• Hortense and Her Whos. In case you’ve been wondering how you might advance the Just Third Way by introducing it to legislators at any and all levels of government, we’ve made it easy for you, with the “Hortense Hears Three Whos“ initiative. Visit the explanatory website, and consider downloading the postcard to send to people in government. Don’t worry if you think they won’t be open to it, as the postcard is intended to get them to open their eyes.
• Economic Personalism Landing Page. A landing page for CESJ’s latest publication, Economic Personalism: Property, Power and Justice for Every Person, has been created and can be accessed by clicking on this link. Everyone is encouraged to visit the page and send the link out to their networks.
• Economic Personalism. When you purchase a copy of Economic Personalism: Property, Power and Justice for Every Person, be sure you post a review after you’ve read it. It is available on both Amazon and Barnes and Noble at the cover price of $10 per copy. You can also download the free copy in .pdf available from the CESJ website. If you’d like to order in bulk (i.e., ten or more copies) at the wholesale price, send an email to firstname.lastname@example.org for details. CESJ members get a $2 rebate per copy on submission of proof of purchase. Wholesale case lots of 52 copies are available at $350, plus shipping (whole case lots ONLY). Prices are in U.S. dollars.
• Sensus Fidelium Videos, Update. CESJ’s series of videos for Sensus Fidelium are doing very well, with over 155,000 total views. The latest Sensus Fidelium video is “The Five Levers of Change.” The video is part of the series on the book, Economic Personalism. The latest completed series on “the Great Reset” can be found on the “Playlist” for the series. The previous series of sixteen videos on socialism is available by clicking on the link: “Socialism, Modernism, and the New Age,” along with some book reviews and other selected topics. For “interfaith” presentations to a Catholic audience they’ve proved to be popular, edging up to 150,000 views to date. They aren’t really “Just Third Way videos,” but they do incorporate a Just Third Way perspective. You can access the playlist for the entire series. The point of the videos is to explain how socialism and socialist assumptions got such a stranglehold on the understanding of the role of the State and thus the interpretation of Catholic social teaching, and even the way non-Catholics and even non-Christians understand the roles of Church, State, and Family, and the human persons place in society.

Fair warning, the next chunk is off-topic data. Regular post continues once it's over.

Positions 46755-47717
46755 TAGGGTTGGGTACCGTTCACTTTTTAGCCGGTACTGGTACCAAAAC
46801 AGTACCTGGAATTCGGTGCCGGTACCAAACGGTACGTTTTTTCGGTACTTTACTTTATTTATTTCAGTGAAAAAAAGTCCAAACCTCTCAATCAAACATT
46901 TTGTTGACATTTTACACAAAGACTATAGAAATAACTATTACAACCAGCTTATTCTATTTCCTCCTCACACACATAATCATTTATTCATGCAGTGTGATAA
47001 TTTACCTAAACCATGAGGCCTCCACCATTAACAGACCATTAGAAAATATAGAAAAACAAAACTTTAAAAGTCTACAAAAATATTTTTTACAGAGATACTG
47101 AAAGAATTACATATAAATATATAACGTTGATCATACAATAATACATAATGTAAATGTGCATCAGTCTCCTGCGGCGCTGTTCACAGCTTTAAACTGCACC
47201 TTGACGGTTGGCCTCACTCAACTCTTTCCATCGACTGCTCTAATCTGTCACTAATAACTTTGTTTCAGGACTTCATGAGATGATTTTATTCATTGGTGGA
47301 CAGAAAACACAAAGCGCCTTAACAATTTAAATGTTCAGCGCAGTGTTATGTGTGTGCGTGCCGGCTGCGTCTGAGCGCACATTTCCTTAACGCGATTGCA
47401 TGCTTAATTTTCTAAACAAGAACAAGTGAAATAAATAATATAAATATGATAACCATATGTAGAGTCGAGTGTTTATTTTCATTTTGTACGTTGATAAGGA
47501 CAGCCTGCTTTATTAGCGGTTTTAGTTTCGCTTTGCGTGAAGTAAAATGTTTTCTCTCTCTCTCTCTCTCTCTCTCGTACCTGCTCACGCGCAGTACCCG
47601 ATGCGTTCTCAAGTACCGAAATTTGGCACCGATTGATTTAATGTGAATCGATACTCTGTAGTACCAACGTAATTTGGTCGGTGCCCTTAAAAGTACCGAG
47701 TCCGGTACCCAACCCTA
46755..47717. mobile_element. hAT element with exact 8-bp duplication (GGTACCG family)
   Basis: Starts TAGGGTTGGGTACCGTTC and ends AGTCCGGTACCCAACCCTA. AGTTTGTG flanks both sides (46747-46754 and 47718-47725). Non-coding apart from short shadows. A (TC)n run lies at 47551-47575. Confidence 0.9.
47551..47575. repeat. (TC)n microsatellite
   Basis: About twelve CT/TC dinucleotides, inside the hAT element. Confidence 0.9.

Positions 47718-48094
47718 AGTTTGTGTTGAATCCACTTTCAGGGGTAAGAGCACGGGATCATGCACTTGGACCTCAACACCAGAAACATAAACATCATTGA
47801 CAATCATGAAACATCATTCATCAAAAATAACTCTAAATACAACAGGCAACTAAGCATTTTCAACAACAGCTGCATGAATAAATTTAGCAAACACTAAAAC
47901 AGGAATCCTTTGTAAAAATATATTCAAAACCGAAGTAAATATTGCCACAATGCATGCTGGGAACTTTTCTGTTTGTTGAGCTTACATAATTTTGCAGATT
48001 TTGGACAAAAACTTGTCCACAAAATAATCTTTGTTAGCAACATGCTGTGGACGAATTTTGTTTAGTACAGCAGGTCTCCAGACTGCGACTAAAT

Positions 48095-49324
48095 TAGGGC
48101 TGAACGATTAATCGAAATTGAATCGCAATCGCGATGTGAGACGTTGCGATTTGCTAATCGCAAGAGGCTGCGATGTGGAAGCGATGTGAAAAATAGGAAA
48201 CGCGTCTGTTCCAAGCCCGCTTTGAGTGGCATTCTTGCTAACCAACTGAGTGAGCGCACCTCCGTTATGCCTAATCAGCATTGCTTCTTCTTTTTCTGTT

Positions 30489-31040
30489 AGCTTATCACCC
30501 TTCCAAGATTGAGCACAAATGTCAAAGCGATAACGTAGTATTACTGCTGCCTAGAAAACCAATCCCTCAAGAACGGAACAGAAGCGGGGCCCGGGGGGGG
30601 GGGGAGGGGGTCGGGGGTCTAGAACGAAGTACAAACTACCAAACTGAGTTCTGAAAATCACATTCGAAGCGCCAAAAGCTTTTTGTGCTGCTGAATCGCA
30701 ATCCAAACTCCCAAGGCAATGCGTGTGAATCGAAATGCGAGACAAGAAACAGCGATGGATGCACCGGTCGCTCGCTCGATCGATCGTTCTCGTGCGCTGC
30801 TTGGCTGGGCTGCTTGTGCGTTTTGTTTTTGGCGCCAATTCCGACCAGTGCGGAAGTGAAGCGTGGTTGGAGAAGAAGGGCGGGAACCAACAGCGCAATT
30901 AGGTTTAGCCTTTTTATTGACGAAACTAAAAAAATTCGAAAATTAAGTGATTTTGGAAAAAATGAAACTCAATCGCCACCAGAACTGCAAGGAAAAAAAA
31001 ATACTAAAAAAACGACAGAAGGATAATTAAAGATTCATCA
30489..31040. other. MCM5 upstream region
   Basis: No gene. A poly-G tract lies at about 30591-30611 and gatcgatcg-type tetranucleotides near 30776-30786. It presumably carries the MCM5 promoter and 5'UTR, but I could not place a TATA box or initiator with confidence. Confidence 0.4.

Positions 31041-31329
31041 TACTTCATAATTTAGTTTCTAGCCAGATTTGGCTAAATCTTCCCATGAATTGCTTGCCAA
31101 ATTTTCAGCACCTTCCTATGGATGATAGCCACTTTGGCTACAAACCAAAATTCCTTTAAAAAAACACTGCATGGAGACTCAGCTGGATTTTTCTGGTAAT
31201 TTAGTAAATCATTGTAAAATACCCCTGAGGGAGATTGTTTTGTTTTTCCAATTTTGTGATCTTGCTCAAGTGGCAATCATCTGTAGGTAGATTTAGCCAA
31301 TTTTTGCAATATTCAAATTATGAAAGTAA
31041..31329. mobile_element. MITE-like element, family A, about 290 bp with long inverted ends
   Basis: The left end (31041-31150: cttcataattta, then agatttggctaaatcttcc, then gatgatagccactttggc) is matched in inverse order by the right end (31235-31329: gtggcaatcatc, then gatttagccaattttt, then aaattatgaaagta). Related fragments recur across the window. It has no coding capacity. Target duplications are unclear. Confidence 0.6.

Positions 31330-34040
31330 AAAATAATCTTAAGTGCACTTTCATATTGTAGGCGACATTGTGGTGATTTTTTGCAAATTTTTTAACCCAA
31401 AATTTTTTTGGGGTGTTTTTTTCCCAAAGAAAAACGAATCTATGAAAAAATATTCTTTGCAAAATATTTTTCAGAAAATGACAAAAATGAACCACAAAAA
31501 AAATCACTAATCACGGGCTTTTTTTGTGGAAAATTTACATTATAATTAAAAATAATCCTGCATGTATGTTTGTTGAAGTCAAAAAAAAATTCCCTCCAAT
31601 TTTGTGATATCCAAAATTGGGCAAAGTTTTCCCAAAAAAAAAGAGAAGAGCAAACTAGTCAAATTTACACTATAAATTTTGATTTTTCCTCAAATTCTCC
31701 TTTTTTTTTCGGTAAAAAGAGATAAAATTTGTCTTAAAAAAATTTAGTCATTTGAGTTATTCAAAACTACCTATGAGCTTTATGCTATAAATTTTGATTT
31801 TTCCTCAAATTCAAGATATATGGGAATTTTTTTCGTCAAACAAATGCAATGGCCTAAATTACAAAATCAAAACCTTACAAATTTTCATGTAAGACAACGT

• Shop online and support CESJ’s work! Did you know that by making your purchases through the Amazon Smile program, Amazon will make a contribution to CESJ? Here’s how: First, go to https://smile.amazon.com/. Next, sign in to your Amazon account. (If you don’t have an account with Amazon, you can create one by clicking on the tiny little link below the “Sign in using our secure server” button.) Once you have signed into your account, you need to select CESJ as your charity — and you have to be careful to do it exactly this way: in the space provided for “Or select your own charitable organization” type “Center for Economic and Social Justice Arlington.” If you type anything else, you will either get no results or more than you want to sift through. Once you’ve typed (or copied and pasted) “Center for Economic and Social Justice Arlington” into the space provided, hit “Select” — and you will be taken to the Amazon shopping site, all ready to go.
• Blog Readership. We have had visitors from 21 different countries and 30 states, provinces, and territories in the United States and Canada to this blog over the past week. Most visitors are from the United States, Ireland, India, Russia, and Canada. The most popular postings this past week in descending order were “Culture Wars,” “Social Justice, IV: The Characteristics of Social Justice, “What Does Democracy Mean?” “News from the Network, Vol. 15, No. 34,” and “The War Against Fulton Sheen (Continued).”
Those are the happenings for this week, at least those that we know about. If you have an accomplishment that you think should be listed, send us a note about it at mgreaney [at] cesj [dot] org, and well see that it gets into the next “issue.” Due to imprudent and intemperate language on the part of some commentators, we removed temptation and disabled comments.#30#